Horizontal Transfer of Entire Genomes via Mitochondrial Fusion in the Angiosperm Amborella

  title={Horizontal Transfer of Entire Genomes via Mitochondrial Fusion in the Angiosperm Amborella},
  author={Danny W. Rice and Andrew J. Alverson and Aaron O. Richardson and Gregory J. Young and M. Virginia Sanchez-Puerta and J{\'e}r{\^o}me Munzinger and Kerrie W. Barry and Jeffrey L. Boore and Yan Zhang and Claude W. dePamphilis and Eric B. Knox and Jeffrey D. Palmer},
  pages={1468 - 1473}
Shaping Plant Evolution Amborella trichopoda is understood to be the most basal extant flowering plant and its genome is anticipated to provide insights into the evolution of plant life on Earth (see the Perspective by Adams). To validate and assemble the sequence, Chamala et al. (p. 1516) combined fluorescent in situ hybridization (FISH), genomic mapping, and next-generation sequencing. The Amborella Genome Project (p. 10.1126/science.1241089) was able to infer that a whole-genome duplication… 

Genomic Clues to the Ancestral Flowering Plant

The genome sequence of Amborella trichopoda provides insights into the molecular evolution of flowering plants and a new assembly and validation approach for the Amboreella nuclear genome that can be applied to other nonmodel eukaroytes.

Unparalleled replacement of native mitochondrial genes by foreign homologs in a holoparasitic plant.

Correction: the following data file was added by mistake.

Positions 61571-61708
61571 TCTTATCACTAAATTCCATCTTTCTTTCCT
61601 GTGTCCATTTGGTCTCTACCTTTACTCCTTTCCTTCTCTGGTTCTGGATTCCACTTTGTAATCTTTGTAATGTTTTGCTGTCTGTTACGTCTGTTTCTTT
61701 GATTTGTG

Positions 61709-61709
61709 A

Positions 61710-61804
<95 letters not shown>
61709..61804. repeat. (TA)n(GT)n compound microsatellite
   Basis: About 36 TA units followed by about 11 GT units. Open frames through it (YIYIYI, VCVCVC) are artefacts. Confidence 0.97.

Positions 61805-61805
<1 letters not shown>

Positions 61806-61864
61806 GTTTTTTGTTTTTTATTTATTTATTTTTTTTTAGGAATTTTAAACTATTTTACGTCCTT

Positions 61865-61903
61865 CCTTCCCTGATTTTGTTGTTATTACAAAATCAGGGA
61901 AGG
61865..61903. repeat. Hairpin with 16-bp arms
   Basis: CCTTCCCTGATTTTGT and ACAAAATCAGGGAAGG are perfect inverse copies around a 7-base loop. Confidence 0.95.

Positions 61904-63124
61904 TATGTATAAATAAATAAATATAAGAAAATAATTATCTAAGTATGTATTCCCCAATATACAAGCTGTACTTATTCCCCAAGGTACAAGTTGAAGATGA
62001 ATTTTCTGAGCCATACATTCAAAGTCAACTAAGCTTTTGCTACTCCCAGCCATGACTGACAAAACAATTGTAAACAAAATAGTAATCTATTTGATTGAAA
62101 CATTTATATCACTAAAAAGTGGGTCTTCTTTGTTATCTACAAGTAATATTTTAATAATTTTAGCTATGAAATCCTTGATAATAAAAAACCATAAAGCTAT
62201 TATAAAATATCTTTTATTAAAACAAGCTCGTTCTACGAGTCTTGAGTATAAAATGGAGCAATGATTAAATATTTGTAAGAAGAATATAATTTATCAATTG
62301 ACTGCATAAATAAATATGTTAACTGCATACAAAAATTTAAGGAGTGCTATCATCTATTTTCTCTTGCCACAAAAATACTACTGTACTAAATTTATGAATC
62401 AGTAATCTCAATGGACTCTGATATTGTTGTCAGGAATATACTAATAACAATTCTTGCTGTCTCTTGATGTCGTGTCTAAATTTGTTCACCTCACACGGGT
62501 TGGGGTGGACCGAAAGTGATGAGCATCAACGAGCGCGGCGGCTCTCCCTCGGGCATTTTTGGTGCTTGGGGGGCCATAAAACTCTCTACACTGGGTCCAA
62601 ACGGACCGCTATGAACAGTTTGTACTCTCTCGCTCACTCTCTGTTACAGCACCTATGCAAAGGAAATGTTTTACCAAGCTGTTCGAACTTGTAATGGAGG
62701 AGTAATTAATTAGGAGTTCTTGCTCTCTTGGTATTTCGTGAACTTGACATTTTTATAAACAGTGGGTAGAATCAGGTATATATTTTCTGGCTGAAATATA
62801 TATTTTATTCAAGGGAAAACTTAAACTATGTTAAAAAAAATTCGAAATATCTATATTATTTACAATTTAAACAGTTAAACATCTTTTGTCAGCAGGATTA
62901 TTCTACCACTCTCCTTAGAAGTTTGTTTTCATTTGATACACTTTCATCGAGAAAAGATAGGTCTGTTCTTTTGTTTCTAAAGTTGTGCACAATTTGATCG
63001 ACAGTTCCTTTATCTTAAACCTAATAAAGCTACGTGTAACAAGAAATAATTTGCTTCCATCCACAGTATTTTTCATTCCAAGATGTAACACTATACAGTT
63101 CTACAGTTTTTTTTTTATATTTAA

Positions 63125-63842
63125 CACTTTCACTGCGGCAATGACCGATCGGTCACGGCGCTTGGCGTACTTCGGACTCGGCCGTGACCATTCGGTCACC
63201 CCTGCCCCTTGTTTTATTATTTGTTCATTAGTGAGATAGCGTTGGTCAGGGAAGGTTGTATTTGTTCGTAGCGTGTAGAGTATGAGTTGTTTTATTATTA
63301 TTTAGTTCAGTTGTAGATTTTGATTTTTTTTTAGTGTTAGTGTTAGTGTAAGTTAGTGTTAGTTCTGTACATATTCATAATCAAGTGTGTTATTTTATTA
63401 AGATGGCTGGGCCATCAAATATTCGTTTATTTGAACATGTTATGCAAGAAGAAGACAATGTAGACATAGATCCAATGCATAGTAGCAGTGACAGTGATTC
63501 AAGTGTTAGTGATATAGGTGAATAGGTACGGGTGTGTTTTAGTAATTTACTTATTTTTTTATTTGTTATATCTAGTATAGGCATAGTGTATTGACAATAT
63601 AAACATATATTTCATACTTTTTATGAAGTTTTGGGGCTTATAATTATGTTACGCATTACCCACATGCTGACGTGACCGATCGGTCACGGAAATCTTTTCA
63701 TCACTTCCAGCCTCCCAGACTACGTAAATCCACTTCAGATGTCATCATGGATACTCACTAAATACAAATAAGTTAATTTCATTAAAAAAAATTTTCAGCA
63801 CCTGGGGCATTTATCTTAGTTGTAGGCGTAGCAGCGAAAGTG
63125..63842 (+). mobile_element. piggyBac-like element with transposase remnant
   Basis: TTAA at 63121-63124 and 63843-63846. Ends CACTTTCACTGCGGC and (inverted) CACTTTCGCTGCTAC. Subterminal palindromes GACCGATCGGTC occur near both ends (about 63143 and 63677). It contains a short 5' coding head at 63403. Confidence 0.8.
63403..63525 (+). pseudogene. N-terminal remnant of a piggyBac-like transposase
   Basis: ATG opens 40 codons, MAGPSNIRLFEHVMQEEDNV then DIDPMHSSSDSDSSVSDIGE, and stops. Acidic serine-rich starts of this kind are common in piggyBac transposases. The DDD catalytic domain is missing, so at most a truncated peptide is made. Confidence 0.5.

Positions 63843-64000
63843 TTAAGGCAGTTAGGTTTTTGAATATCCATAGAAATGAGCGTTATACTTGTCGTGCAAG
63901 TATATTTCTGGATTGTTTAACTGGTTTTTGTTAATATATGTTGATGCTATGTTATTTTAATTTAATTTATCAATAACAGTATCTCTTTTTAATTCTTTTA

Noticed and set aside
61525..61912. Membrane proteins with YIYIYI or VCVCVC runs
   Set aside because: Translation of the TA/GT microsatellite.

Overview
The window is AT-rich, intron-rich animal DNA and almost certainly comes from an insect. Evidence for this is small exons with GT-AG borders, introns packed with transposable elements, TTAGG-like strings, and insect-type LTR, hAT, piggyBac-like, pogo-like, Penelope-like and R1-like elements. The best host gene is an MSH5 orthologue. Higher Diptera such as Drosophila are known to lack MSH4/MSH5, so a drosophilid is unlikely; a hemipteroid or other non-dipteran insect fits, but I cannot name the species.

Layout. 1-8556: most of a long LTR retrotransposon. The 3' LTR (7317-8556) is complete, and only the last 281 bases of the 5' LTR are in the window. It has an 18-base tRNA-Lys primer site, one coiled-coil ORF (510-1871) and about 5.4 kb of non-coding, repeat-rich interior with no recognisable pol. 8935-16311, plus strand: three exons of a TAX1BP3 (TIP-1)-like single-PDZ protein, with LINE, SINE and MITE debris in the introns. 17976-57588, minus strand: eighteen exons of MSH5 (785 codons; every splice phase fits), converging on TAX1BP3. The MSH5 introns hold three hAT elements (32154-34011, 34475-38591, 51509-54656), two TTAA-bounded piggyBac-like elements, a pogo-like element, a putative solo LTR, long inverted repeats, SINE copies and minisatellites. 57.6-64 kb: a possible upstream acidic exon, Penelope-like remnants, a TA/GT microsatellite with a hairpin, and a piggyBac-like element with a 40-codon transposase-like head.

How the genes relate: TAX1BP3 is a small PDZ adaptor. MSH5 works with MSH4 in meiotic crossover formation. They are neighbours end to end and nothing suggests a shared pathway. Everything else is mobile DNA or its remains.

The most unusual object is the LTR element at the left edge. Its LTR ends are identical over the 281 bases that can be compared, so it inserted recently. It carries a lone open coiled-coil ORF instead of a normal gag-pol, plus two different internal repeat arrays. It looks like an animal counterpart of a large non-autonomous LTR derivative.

The sequencing of the complete mtDNA of L. mirabile revealed the unprecedented acquisition of host-derived mitochondrial genes, representing 80% of the protein-coding gene content, and represents a stunning example of the potential effect of rampant HGT on plant mitochondria.

Complete sequences of organelle genomes from the medicinal plant Rhazya stricta (Apocynaceae) and contrasting patterns of mitochondrial genome evolution across asterids

Organelle genomes of Rhazya stricta provide valuable information for improving the understanding of mitochondrial genome evolution among angiosperms and Comparative analyses of mitochondrial genomes of eight sequenced asterids indicates a complicated evolutionary history in this large angiosperm clade.

The massive mitochondrial genome of the angiosperm Silene noctiflora is evolving by gain or loss of entire chromosomes

Intraspecific variation in the mitochondrial genome of S. noctiflora is analyzed to determine the extent to which such genomes are stably maintained, and why mitochondria, more so than plastids and bacterial endosymbionts, are prone to the repeated evolution of multichromosomal genomes.

Ancient mitochondrial gene transfer between fungi and the orchids.

This work presents multiple lines of evidence documenting horizontal gene transfer (HGT) between the mitogenomes of fungi and the ancestors of the orchids, and demonstrates that the length intergenic spacer regions of angiosperm mitogenome can effectively fossilize the genomic remains of ancient, non-plant organisms.